The original Pledge began with a military salute that then stretched out toward the flag. Historic photographs are at http://rexcurry.net/pledge2.html and at http://rexcurry.net/pledge_military.html   In actual use, the second part of the gesture was performed with a straight arm and palm down by children casually performing the forced ritual chanting.  Professor Curry showed that, due to the way that both gestures were used sequentially in the pledge, the military salute led to the Nazi salute. The Nazi salute is an extended military salute. http://rexcurry.net/book1a1contents-pledge.html

From 1868 to 1869, Edward Bellamy spent a year in Germany, learning to speak and write German and attending lectures and studying German socialism. Edward Bellamy even wrote A Süd Deutsch Volklied (South German Peoples' Song) in German on the inside cover of his notebook (dated Jan. 4, 1878, see Arthur Morgan's Edward Bellamy from Columbia University Press 1944).

Edward's brother Frederick stated that Edward had talked and read about socialism before Edward went to Germany. Frederick wrote that Edward's letters to him from Germany were full of German socialism which "he had read and studied much at home." (see Sylvia E. Bowman's 1958 book The Year 2000).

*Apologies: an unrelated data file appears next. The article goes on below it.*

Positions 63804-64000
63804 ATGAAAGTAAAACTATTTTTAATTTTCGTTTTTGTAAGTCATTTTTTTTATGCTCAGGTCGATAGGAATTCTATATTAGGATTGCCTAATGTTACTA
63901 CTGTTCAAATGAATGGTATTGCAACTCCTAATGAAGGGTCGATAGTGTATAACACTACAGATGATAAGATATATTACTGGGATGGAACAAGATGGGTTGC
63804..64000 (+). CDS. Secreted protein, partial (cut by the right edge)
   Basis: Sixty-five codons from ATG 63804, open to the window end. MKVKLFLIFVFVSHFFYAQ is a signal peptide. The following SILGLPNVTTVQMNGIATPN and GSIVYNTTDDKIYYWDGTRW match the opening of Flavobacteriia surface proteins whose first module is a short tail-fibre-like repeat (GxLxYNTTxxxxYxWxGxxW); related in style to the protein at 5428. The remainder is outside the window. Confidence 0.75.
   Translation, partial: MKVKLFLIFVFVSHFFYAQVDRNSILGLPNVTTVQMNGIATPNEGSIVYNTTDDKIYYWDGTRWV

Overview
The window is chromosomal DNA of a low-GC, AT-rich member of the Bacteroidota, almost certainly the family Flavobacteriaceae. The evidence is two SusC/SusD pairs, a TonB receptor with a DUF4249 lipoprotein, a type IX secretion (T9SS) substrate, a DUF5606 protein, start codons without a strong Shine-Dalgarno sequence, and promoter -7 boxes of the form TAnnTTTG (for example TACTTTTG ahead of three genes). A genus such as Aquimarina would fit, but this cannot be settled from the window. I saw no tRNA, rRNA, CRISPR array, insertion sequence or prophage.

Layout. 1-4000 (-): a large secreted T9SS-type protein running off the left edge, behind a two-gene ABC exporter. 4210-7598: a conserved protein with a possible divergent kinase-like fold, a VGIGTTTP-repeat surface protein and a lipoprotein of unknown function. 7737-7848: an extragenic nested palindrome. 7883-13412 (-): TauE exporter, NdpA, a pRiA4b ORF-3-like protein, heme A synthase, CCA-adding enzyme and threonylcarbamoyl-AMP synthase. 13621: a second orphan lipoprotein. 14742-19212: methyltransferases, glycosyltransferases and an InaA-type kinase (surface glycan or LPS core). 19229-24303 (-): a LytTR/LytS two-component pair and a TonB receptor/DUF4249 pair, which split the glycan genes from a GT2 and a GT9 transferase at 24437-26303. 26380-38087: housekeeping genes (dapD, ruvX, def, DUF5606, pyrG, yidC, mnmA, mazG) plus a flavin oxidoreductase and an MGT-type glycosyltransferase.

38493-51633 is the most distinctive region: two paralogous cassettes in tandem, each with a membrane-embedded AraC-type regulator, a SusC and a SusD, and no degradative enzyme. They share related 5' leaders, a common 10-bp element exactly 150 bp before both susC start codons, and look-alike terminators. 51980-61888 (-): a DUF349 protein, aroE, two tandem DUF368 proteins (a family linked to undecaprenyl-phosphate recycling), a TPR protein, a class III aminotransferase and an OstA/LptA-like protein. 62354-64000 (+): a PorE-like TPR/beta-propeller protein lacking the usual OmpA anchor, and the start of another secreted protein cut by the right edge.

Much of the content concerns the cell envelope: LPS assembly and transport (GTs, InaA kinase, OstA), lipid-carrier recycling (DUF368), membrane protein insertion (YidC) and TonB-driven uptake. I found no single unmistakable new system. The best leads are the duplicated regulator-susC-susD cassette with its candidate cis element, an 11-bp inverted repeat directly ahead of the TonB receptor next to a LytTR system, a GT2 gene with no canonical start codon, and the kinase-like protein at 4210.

While Bellamy was in Germany, the first German unions were founded and the German Workers' Party (Die Deutsche Arbeiterpartei) issued its program of socialist cliches that Bellamy repeated in his bestseller (Looking Backward) and his other writings for the rest of his life.  The German Workers' Party was the Party that later added the very phrase "National Socialism" to the front of its name and became the Nazis (the National Socialist German Workers' Party or Nationalsozialistische Deutsche Arbeiterpartei or NSDAP ). The ominous parallel of Bellamy ideas and U.S. socialists can be seen in the 25 point program of the NSDAP.